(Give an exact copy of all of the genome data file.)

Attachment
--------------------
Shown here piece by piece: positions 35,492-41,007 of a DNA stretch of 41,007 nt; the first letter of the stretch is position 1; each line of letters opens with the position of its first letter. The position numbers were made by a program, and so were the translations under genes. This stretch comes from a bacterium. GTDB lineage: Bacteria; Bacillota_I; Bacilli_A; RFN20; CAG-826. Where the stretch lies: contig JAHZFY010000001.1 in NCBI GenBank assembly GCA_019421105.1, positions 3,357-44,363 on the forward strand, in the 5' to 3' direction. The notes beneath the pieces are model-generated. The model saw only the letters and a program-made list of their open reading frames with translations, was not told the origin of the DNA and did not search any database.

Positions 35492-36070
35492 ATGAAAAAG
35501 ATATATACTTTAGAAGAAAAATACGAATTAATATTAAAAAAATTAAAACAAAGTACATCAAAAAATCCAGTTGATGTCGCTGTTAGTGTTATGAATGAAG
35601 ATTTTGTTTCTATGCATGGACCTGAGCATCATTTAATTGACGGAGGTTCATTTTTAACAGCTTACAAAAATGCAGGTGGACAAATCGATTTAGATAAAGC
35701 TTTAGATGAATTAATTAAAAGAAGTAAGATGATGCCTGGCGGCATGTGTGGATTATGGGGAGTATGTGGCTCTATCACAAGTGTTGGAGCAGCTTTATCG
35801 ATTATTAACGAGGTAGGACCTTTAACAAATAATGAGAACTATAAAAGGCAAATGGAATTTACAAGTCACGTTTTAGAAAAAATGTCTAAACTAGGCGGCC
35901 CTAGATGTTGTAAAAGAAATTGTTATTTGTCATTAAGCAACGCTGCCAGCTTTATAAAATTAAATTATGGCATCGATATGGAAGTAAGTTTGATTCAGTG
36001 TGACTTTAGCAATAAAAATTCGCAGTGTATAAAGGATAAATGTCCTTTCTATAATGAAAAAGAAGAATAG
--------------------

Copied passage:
Shown here piece by piece: positions 35,492-41,007 of a DNA stretch of 41,007 nt; the first letter of the stretch is position 1; each line of letters opens with the position of its first letter. The position numbers were made by a program, and so were the translations under genes. This stretch comes from a bacterium. GTDB lineage: Bacteria; Bacillota_I; Bacilli_A; RFN20; CAG-826. Where the stretch lies: contig JAHZFY010000001.1 in NCBI GenBank assembly GCA_019421105.1, positions 3,357-44,363 on the forward strand, in the 5' to 3' direction. The notes beneath the pieces are model-generated. The model saw only the letters and a program-made list of their open reading frames with translations, was not told the origin of the DNA and did not search any database.

Positions 35492-36070
35492 ATGAAAAAG
35501 ATATATACTTTAGAAGAAAAATACGAATTAATATTAAAAAAATTAAAACAAAGTACATCAAAAAATCCAGTTGATGTCGCTGTTAGTGTTATGAATGAAG
35601 ATTTTGTTTCTATGCATGGACCTGAGCATCATTTAATTGACGGAGGTTCATTTTTAACAGCTTACAAAAATGCAGGTGGACAAATCGATTTAGATAAAGC
35701 TTTAGATGAATTAATTAAAAGAAGTAAGATGATGCCTGGCGGCATGTGTGGATTATGGGGAGTATGTGGCTCTATCACAAGTGTTGGAGCAGCTTTATCG
35801 ATTATTAACGAGGTAGGACCTTTAACAAATAATGAGAACTATAAAAGGCAAATGGAATTTACAAGTCACGTTTTAGAAAAAATGTCTAAACTAGGCGGCC
35901 CTAGATGTTGTAAAAGAAATTGTTATTTGTCATTAAGCAACGCTGCCAGCTTTATAAAATTAAATTATGGCATCGATATGGAAGTAAGTTTGATTCAGTG
36001 TGACTTTAGCAATAAAAATTCGCAGTGTATAAAGGATAAATGTCCTTTCTATAATGAAAAAGAAGAATAG